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Dec 13, 2008 01:27 PM

Smoked Meat Curing / Seasoning Spices


Can anyone recommend a place in Toronto (downtown preferably) where I can buy curing spices or a kit that I can use for smoking my own meat? I have a fancy new smoker and want to use it!


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  1. Do you have Charcuterie by Ruhlman and Polcyn? It will get you started, using spices and herbs in most kitchens. Not all meats, and few fishes, need a curing agent, which in any case is available online.

    1. online? bah, no need for that. any decent butcher will have pink salt on hand and will cost you far less than any online store will.

      1 Reply
      1. re: insideman

        When I first picked up 'Charcuterie', I dropped by the Healthy Butcher hoping to pick up some pink salt. The guy I talked to was fairly nervous about selling me some. He suggested I come back and show him the source for my recipe and discuss what I was going to do. He mentioned that he would rather just provide me the salt for free then sell me the wholesale product which came in large containers. I think his concern was that I had a tested recipe and that I wouldn't kill myself with bad technique.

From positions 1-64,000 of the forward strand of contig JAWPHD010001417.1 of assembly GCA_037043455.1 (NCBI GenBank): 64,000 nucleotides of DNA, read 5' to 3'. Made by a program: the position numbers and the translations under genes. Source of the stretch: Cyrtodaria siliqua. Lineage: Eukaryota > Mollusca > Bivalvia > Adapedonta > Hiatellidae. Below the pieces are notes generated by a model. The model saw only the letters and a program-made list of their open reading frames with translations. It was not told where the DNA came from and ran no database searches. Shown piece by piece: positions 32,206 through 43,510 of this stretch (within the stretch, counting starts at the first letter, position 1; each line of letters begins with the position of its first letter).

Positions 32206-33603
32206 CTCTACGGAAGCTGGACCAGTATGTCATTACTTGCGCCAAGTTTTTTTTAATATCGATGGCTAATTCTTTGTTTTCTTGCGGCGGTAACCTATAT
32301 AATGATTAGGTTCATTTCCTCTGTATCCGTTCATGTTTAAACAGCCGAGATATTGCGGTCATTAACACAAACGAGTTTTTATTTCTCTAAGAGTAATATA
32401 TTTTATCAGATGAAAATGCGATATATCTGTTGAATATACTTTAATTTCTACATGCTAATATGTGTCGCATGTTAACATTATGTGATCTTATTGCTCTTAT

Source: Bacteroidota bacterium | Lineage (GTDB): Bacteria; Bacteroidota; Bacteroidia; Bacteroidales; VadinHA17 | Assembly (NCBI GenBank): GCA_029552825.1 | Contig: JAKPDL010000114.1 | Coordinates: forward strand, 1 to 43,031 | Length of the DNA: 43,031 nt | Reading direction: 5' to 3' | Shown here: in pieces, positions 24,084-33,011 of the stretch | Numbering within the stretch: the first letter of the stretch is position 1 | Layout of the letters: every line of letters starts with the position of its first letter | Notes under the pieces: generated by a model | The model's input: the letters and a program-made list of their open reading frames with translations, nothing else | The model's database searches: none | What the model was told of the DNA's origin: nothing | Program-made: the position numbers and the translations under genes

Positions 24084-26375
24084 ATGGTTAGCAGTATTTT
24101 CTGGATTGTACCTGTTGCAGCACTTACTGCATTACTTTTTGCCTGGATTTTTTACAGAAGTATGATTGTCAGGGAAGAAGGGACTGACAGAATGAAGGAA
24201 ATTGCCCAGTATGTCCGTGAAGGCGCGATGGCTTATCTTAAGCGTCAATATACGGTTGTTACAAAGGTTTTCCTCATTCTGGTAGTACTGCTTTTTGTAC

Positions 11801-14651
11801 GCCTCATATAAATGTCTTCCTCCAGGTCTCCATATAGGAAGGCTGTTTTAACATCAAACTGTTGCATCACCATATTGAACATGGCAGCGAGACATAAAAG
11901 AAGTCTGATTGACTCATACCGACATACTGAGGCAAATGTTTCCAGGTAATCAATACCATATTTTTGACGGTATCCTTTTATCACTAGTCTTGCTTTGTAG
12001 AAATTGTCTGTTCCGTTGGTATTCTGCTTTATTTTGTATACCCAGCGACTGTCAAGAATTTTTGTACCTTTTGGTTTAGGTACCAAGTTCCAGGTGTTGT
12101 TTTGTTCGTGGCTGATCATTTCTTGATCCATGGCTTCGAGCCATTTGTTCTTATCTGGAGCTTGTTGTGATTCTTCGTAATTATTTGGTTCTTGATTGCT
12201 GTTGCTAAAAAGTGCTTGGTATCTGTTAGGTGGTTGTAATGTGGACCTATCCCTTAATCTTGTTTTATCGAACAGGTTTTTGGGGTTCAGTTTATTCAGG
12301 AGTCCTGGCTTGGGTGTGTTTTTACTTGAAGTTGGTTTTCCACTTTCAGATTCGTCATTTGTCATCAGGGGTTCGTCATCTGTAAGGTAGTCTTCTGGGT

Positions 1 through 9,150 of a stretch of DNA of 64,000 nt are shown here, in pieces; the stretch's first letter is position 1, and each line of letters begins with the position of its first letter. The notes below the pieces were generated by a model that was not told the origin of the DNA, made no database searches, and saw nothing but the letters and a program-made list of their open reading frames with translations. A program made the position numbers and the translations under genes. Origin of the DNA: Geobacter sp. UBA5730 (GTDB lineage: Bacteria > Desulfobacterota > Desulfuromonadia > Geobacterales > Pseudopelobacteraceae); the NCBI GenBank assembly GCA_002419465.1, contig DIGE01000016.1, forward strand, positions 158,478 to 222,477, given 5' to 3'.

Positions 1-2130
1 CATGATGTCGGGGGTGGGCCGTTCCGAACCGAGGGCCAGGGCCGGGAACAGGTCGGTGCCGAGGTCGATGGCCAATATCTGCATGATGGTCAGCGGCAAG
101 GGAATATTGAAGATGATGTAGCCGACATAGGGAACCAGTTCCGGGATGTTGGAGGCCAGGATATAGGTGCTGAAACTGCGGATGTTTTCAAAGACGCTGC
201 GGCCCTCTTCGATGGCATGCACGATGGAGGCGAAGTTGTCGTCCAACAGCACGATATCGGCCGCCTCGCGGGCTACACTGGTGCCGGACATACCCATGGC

Since then, I think 'Charcuterie' has become a bit of an instant classic (the shop stocks it now) and the same request might be treated differently. Myself, I still haven't done anything other than gravlax and terrine. I now have a vague fear that my cold victorian row house basement (which is probably perfect for hanging and curing meat) is not a controlled enough environment to do so safely.

      2. ah, you just need to google any recipe by mark bittman to figure out what to buy and then hit a bulk store. def. cheaper than buying a pre made kit.

        1. You can order Morton's Tender Quick and both types of "pink salt" from (it's in BC). Tender Quick is best for small curing jobs, but adds a flavour that you might or might not want. Pink salt (Prague powders #1 and #2) is extremely concentrated, and thus difficult to use when you want to dry cure very small amounts of product. It's fine in brines.

          You don't need any nitrates to cure fish or to make a good corned beef. The corned beef will be gray, but will taste fine. You should use them for dry curing, say, salamis or anything else that will hang for a while. You don't actually need them for making pastrami/smoked meat, but the end products won't taste right.